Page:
algorithm claims to be more efficient than other approaches since, it assigns level set to specific
set of grid points and positions the level-set model more accurately than the grid itself.

As elaborated in [1], the authors have proposed a new method, which allows any region based
energy to be reformulated in local way and evolves contour based on local information. Localized
contours are capable of segmenting objects with heterogeneous feature profiles that would be
difficult to capture correctly using a standard global method. The authors claim that the presented
technique is versatile enough to be used with any global region-based active contour energy and
instill in it the benefits of localization.

Similar to and as expressed in [14, 15], in this experiment also we have assessed the accuracy of
the segmentation by computing Jaccard Index, Dice Coefficient & Hausdorrf Distance on
segmented images by comparing with ground truth.

2.1 Jaccard Index

The Jaccard Index [16], also known as the Jaccard similarity coefficient by Paul Jaccard, is a
statistic measure used for comparing the similarity and diversity of sample sets. The Jaccard
coefficient measures similarity between finite sample sets, and is defined as the size of the
intersection divided by the size of the union of the sample sets:

EQUATION 1: Jaccard Index.

The Jaccard distance, which measures dissimilarity between sample sets, is complementary to
the Jaccard coefficient and is obtained by subtracting the Jaccard coefficient from 1, or,

International Journal of Image Processing (IJIP), Volume (12) : Issue (1) : 2018 2
Anuja Deshpande, Pradeep Dahikar & Pankaj Agrawal

equivalently, by dividing the difference of the sizes of the union and the intersection of two sets by
the size of the union:

EQUATION 2: Jaccard Distance.

2.2 Dice Coefficient

The Sørensen–Dice index [17], also known by other names, is a statistic used for comparing the
similarity of two samples. It was independently developed by the botanists Thorvald Sørensen
and Lee Raymond Dice. Sorensen's original formula was intended to be applied to
presence/absence data, and is

EQUATION 3: Dice Coefficient.

Where, |A| and |B| are the numbers of species in the two samples. QS is the quotient of similarity
and ranges between 0 and 1. It can be viewed as a similarity measure over sets.

2.3 Hausdorrf Distance

The Hausdorrf distance [18], named after Felix Hausdorrf is also known as Hausdorrf metric,
measures how far two subsets of a metric space are from each other. Hausdorrf distance is the
greatest of all the distances from a point in one set to the closest point in the other set. Let X and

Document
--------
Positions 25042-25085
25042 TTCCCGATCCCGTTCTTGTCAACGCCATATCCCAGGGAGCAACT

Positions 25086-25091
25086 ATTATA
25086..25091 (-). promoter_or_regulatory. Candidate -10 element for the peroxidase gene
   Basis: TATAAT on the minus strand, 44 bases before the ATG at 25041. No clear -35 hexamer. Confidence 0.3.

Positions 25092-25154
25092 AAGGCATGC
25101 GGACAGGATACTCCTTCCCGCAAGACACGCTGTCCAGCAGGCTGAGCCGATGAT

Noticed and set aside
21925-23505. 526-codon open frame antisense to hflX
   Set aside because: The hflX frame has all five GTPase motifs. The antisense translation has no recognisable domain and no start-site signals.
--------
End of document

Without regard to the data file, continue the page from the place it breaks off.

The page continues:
Y be two non-empty subsets of a metric space (M, d). We define their Hausdorrf distance d H(X,
Y) as

inf {ϵ ≥ 0; X Yϵ and Y Xϵ}


EQUATION 4: Hausdorrf Distance

In this experiment, we have studied Level Set techniques viz. Localizing Region-Based Active
Contours as described in [1] and Sparse Field Matrix as described in [5, 13] and performed
experiments using MATLAB, to understand and study effectiveness of these techniques and
accuracy of segmentation by assessing –

a) Visual confirmation
b) Jaccard Index
c) Dice Index
d) Hausdorrf Distance

The experiment involved performing segmentation, using varying values to study the impact on
the output and such combination was chosen which resulted in best output for final segmented
image. For this experiment, select images from Single Object Image Segmentation Dataset of
natural images [19] has been used. This dataset is made freely available for research purposes,
by Department of Computer Science and Applied Mathematics, Weizmann Institute of Science.
This image dataset provides source image as well as ground truth for comparison. As stated in
[19], Ground Truth has been constructed using manual segmentation by human subjects. We

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Anuja Deshpande, Pradeep Dahikar & Pankaj Agrawal

have used colour images as an input to the segmentation technique, whose output is also a
colour (RGB) image, with extracted foreground and black background.

Ground Truth images were also converted to binary images so that a comparison can be done
with segmented images. The source images, segmented images and findings are listed below.
Following images have been resized using Microsoft Word to fit this document.

Following steps were performed in this experiment, similar to done in [14, 15].









FIGURE 1: Experimentation Process.

Let us review the segmentation results which seem to be largely successful visually, but on few
images only. The computed accuracy measures also indicate that the image segmentation has
been quite successful / acceptable in most cases.

On some images though, either of the segmentation methods have not been successful. While
we have presented few here, there have been much more images on which segmentation was
conducted, but only select few have been presented here. These segmentations were the best
possible as were observed during multiple segmentation runs for varied segmentation

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Anuja Deshpande, Pradeep Dahikar & Pankaj Agrawal

Original Ground Segmented Segmented Image

Image Truth Image (SFM) (Localized Region)

Jaccard Index 0.9307 0.9125

Dice Coefficient 0.9641 0.9542